Wildlife habitat is a precious resource in the Tualatin River watershed and Washington County is one of the fastest growing counties in the state. While more people are finding a new home alongside our river, streams, and forests, there is increasing pressure to pave and build on wildlife habitat. At Tualatin Soil and Water Conservation District (Tualatin SWCD), we put targeted funding towards the preservation and enhancement of key wildlife habitats, one log at a time.
Tualatin SWCD is charting a new course for a stream south of Cornelius. The stream flows northeast through farms and nurseries, between the greens of a golf course, and under roads before reaching the Tualatin river. The name of the stream is Fern Creek, a designation only recently approved by the U.S. Board of Geographic Names in the spring of 2022 at the request of local landowners. Our work to enhance the stream is multi-pronged, meant to benefit the aquatic, wetland, and upland forest habitats at the site.
The goal of the project has been to remedy missing habitat elements.
At the beginning of the project in 2018, Fern creek was degraded. Steep banks disconnected the stream from its floodplainFloodplain Low-lying land adjacent to a body of water that is susceptible to flooding or prolonged wetness. and lack of shade from trees and shrubs made the creek too warm to support aquatic wildlife. The stream also followed an unnaturally straight path.
When streams aren’t interrupted by beaver dams, plant roots, fallen trees, and other elements of a healthy plant and wildlife community, the water can become damagingly powerful. With too much energy, water carves out soils from the streambank and carries away unfiltered pollution and sediments. In these conditions, water moves too quickly to benefit the floodplain or interact with groundwaterGroundwater Water held underground in the soil or in crevices of rock., and it worsens downstream flooding. A healthy stream is dynamic: the stream is connected to its floodplain and water will spread out (flood) when levels are high, allowing gravel and soil to build up creating islands of vegetation, shade, and habitat for wildlife.
To enhance the floodplain and the stream:
- We’ve intentionally placed logs and felled trees to change the course and speed of the water to:
- Encourage the water to naturally replenish groundwater stores
- Expand the wet areas to make the floodplain hospitable to plants and wildlife
- Reduce erosion on site and downstream
- We’ve treated invasive species and are adding over 75 species of native plants to welcome wildlife and support a biodiverse ecosystem.
The site was first treated to allow native plants to gain a foothold over weeds.
The stream and floodplain had little plant diversity when we first reached the site. As visible in this picture, much of the floodplain was dominated by Reed canary grass. This invasive plant creates a challenging mat of dead grass and roots that stop new native plant seeds from establishing. We treated the invasive weeds in the spring of 2019 and each winter since we have added more native plants to the site.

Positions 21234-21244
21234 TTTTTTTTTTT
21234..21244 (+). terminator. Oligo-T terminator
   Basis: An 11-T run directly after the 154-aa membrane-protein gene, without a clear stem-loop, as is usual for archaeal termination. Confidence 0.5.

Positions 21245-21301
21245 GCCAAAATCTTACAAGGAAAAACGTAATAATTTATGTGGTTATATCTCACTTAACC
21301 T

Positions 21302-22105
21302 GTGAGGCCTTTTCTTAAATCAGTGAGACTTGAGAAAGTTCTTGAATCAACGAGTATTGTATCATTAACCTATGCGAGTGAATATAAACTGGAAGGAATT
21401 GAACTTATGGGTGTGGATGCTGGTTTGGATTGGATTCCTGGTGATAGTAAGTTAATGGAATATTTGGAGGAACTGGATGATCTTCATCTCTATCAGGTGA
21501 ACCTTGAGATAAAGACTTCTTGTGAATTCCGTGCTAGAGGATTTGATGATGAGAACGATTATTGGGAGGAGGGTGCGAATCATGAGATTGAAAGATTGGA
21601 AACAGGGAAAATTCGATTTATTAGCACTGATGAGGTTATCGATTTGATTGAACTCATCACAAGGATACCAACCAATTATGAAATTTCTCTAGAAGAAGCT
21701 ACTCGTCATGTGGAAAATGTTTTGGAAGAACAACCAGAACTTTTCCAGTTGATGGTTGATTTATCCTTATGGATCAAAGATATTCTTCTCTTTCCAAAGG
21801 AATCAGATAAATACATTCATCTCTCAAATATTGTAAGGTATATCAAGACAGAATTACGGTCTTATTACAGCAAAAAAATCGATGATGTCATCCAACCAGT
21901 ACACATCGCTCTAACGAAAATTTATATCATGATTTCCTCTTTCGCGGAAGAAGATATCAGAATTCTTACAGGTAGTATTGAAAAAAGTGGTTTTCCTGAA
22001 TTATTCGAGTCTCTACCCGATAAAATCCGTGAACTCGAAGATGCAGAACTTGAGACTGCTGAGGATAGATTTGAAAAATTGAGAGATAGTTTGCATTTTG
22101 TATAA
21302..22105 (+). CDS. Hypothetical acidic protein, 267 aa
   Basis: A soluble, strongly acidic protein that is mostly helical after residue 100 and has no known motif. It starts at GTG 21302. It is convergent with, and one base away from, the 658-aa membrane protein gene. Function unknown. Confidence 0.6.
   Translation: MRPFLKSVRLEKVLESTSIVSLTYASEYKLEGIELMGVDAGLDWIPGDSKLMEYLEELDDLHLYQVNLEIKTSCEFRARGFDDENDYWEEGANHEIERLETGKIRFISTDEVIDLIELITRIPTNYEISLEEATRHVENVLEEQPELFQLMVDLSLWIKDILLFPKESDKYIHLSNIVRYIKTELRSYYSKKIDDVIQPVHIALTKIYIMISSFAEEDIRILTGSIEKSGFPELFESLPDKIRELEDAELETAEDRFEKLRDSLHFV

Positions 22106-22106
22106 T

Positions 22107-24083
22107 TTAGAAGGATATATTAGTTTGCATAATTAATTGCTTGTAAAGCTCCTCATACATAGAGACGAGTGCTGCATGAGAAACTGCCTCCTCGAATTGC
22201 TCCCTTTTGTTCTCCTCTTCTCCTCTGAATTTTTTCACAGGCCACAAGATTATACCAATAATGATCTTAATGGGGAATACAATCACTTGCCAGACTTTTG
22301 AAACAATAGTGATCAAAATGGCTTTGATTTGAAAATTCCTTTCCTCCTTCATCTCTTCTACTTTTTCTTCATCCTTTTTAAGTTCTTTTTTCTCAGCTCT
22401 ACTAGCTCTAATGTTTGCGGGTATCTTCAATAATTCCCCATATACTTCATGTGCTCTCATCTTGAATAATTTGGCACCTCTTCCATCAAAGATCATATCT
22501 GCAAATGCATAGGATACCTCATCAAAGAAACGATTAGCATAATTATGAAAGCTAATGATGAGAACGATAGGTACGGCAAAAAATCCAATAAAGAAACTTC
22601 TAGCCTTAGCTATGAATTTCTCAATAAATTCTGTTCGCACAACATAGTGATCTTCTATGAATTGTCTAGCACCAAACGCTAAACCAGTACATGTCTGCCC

We didn’t need to look too far for the wood we needed.
A densely planted douglas-fir forest stands just uphill from Fern creek. In timber settings like these, trees are planted close together to encourage quick growth to outpace any weeds. Years later, smaller and unhealthy trees are selectively removed before harvest. We thinned this overstocked forest which has two benefits. Now thinned, the remaining trees have room to grow and more sunlight reaches the forest floor to provide light to the understoryUnderstory The layer of plants that exists closer to the ground under large trees. plants we’ve installed. Also, thinning provided a local source of wood for the project, reducing project costs and energy consumption.
Thousands of plants have been planted and seeded.
A variety of native plants were selected that would benefit a diversity of wildlife: welcoming beaver to create ponds, providing food and homes for birds, and encouraging insects that would benefit, not harm, the neighboring blueberry farm.
|Smaller plants were introduced as seeds: American slough grass, willow dock, Tufted hairgrass and Water foxtail, for example.|
|Larger plants went into the ground with a thin stem and bare roots: Piper willow, Sitka willow, Douglas spirea, Common snowberry, Red osier dogwood and Swamp rose, for example.|
We are in the middle of an ongoing, multi-year project.
When completed our project will result in 28.5 acres of restored floodplain and wildlife habitat. We expect to see ongoing transformation with winter rains, modifications by beaver, and new plants.
This project would not be possible without the enthusiasm, support, and permissions provided by the landowners, Alan Jesse, President at Forest Hills Farms and second generation farmer and Anna Jesse, Vice President at Forest Hills Farms and third generation farmer, and Tualatin SWCD Board Director.
We thank our contractors in this work who have contributed their expertise to ensure a successful project: D. Franco Restoration Inc., Biohabitats, & GeoEngineers Inc.